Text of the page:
Monday, June 17, 2013
Adopt a Shelter Cat!
June is National Adopt a Shelter Cat Month!
Some questions you may need to ask yourself first to make sure you are ready to adopt a cat. Remember, adopting is a lifelong commitment!
Ask and Answer these questions to make sure you’ve thought this out.
1. Why do you want to adopt a cat?
2. Do you want an adult cat or a kitten? Why?
3. Are you prepared for a lifelong commitment?
4. Can you afford pet care, for a lifetime?
5. Is your entire family ready?
6. Are your other pets ready?
7. Are you prepared to cat proof your home if it isn’t already?
8. Are you prepared to dedicate training until your cat is well adjusted? (litter box, scratching post)
9. Will your lifestyle allow time for you to spend quality time with your cat?
10. If you travel, are you prepared to spend money on professional services to care for your cat?
There are many more questions but these are the most important to ask yourself before making such a big commitment.
Bringing a new cat home. What to do first?
1. Make sure that you have cat proofed your home. No tinsel, string, plastic, shoelaces lying around. These can be deadly if ingested and twisted around intestines. You’ll need to watch closely for your new cat’s personality traits for a while to see if he/she will be a foreign object eater.
2. Purchase a cat bed, water and food bowl, litter box (or two), grooming tools, (Nail trimmer, combs, brushes)
3. Cat scratching post/s and cat towers.
4. Catnip! J
5. Familiarize yourself with common household plants and remove them at once if in your possession.
6. Familiarize yourself with common household medications that are harmful or toxic and make sure they are up high and preferably locked away out of reach.
7. Establish a Veterinarian if you don’t already have one. Make sure you have the clinic hours and telephone number handy.
8. Make certain you know the location of your nearest Animal Emergency clinic, telephone number, route and address.
9. If your new cat is not already properly identified with tags or a microchip make sure that you commit to taking him to the Veterinarian to have a microchip implanted and then to purchase a breakaway collar and id tags.
10. Lastly, make sure that you have a plan for how you will introduce your new cat. If you live alone with no other animals this should be simple! If you have children and/or other pets you will want to educate yourself on the best approach to an introduction. Your new cat may be somewhat nervous and apprehensive the first few weeks.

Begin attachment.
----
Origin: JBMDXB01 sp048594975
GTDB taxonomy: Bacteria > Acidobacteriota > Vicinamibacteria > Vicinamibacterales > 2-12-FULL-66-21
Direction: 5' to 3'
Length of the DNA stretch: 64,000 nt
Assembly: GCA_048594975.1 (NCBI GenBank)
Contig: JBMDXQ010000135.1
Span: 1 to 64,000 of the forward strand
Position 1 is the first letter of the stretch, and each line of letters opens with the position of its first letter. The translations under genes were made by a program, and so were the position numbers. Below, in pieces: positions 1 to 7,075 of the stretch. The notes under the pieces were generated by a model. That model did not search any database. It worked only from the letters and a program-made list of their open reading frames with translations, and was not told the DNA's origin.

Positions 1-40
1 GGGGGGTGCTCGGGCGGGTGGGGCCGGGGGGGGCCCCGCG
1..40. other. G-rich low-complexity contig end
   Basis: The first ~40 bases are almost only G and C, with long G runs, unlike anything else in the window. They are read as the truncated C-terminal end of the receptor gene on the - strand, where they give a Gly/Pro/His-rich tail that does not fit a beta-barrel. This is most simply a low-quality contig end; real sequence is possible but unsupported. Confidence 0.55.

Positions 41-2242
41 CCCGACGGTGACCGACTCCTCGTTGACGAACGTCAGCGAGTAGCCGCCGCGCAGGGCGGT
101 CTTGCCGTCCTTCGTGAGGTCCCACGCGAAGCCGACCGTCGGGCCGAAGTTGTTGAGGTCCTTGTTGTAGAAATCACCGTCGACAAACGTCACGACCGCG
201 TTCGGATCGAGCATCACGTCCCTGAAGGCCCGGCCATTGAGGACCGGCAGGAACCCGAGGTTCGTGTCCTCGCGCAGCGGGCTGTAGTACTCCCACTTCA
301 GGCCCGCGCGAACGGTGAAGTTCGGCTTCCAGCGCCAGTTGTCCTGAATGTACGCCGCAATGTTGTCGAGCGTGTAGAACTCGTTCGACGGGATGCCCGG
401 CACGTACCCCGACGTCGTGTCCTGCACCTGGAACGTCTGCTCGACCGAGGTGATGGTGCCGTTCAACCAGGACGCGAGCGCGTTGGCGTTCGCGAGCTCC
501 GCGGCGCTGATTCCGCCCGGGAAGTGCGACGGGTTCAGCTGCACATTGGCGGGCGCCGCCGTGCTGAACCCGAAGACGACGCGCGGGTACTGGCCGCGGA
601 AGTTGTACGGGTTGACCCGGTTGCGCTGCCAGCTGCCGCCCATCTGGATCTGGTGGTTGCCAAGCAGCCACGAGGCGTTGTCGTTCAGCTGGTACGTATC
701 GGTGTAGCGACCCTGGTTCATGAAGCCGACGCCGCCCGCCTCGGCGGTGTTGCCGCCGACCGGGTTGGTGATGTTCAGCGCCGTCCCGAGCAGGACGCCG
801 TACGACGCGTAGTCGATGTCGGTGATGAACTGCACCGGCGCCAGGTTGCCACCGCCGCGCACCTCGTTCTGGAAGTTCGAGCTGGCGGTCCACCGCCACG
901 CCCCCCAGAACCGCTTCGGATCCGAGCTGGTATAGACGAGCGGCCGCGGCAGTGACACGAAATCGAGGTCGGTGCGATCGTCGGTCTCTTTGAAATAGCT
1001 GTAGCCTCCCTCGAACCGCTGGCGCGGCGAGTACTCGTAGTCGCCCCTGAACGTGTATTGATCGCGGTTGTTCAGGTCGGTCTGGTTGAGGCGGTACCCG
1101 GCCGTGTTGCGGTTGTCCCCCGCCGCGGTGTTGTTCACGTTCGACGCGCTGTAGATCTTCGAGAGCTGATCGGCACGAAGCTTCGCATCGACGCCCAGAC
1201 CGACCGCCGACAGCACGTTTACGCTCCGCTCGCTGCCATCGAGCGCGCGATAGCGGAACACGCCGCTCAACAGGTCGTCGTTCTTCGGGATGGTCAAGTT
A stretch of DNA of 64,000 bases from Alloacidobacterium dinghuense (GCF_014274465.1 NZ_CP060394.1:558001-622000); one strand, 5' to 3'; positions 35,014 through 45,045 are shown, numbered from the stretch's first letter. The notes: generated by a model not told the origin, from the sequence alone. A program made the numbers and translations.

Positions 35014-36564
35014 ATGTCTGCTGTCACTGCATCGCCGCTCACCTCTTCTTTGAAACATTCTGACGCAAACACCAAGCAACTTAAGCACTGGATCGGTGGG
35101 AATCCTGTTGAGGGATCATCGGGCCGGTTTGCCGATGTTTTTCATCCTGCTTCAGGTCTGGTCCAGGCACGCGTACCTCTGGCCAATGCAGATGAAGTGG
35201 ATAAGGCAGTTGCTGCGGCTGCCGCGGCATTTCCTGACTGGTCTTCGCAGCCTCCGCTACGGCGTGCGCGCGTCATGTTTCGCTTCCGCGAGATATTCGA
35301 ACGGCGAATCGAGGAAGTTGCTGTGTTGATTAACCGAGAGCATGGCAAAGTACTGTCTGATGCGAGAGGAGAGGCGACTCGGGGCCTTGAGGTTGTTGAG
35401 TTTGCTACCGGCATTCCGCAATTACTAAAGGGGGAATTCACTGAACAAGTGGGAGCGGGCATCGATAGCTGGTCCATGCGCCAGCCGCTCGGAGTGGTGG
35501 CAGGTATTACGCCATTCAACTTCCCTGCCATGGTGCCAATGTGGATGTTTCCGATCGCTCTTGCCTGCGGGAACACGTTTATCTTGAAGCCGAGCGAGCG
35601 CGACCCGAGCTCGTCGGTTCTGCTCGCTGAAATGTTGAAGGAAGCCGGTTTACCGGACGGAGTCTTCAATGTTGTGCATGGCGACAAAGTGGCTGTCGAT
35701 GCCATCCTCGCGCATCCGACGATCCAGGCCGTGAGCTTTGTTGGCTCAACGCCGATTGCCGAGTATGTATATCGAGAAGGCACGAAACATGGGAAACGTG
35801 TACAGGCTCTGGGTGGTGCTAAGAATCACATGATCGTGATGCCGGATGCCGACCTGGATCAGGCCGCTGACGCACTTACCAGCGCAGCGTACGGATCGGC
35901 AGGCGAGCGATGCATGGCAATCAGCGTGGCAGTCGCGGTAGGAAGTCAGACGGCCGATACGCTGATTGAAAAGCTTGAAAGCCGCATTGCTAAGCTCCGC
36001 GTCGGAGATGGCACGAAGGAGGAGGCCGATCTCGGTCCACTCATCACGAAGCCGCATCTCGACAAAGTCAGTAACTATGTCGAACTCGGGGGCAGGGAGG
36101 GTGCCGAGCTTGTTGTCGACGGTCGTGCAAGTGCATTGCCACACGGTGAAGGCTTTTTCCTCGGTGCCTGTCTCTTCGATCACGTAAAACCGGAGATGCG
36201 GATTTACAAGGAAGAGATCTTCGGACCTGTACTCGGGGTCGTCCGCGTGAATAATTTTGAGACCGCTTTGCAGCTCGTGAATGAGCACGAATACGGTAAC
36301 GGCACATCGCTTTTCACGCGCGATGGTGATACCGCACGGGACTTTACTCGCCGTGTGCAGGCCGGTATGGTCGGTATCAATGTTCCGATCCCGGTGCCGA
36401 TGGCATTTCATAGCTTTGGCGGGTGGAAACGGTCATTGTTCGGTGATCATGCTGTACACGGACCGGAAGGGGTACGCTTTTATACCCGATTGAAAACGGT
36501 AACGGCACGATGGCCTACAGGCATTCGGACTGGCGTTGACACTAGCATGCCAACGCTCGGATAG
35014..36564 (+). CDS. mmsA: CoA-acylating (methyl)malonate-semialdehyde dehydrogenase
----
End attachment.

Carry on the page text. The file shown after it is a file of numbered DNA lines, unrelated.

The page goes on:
Most cats that are adopted from the pound, a Shelter or Rescue, come already vaccinated with at least one vaccine. No matter the age of the newly adopted cat it is still very important to bring your cat to your Veterinarian for a medical visit. Your veterinarian will be able to inform you of any medical concerns and establish a health protocol to follow. Don’t assume that since your pet came from a reputable shelter that they don’t still need a medical exam. Often shelters do have vet checks prior to placing cats for adoption but not always within a short time-frame of when they are actually adopted. Many changes can occur in that time.
Thank you for thinking about adopting a cat this month!
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PET EXPERT TIP OF THE DAY
- Never, ever leave your dog in the car;
- Make sure your dog has unlimited access to fresh water;
- Make sure your dog has access to shade when outside;
- Take walks during the cooler hours of the day;
- When walking, try to stay off of hot surfaces (like asphalt) because it can burn your dog's paws;
- If you think it's hot outside, it's even hotter for your pet – make sure your pet has a means of cooling off;
- Keep your dog free of external parasites (fleas, ticks) and heartworms – consult your veterinarian about the best product for your pet;
- Consider clipping or shaving dogs with long coats, and apply sunscreen to your dog's skin if she or he has a thin coat.
PET EXPERT TIP OF THE DAY!
Household pet tip for dogs from Blue Ribbon K9 Academy:
Train your dog to use a pet door by putting a dab of butter on the bottom edge of the flap. Have another person hold the dog on the side with the butter and you stand on the other side with treats. Your dog will lick the bottom of the flap, pushing it open while you encourage it through and offering treats. Happy Training!
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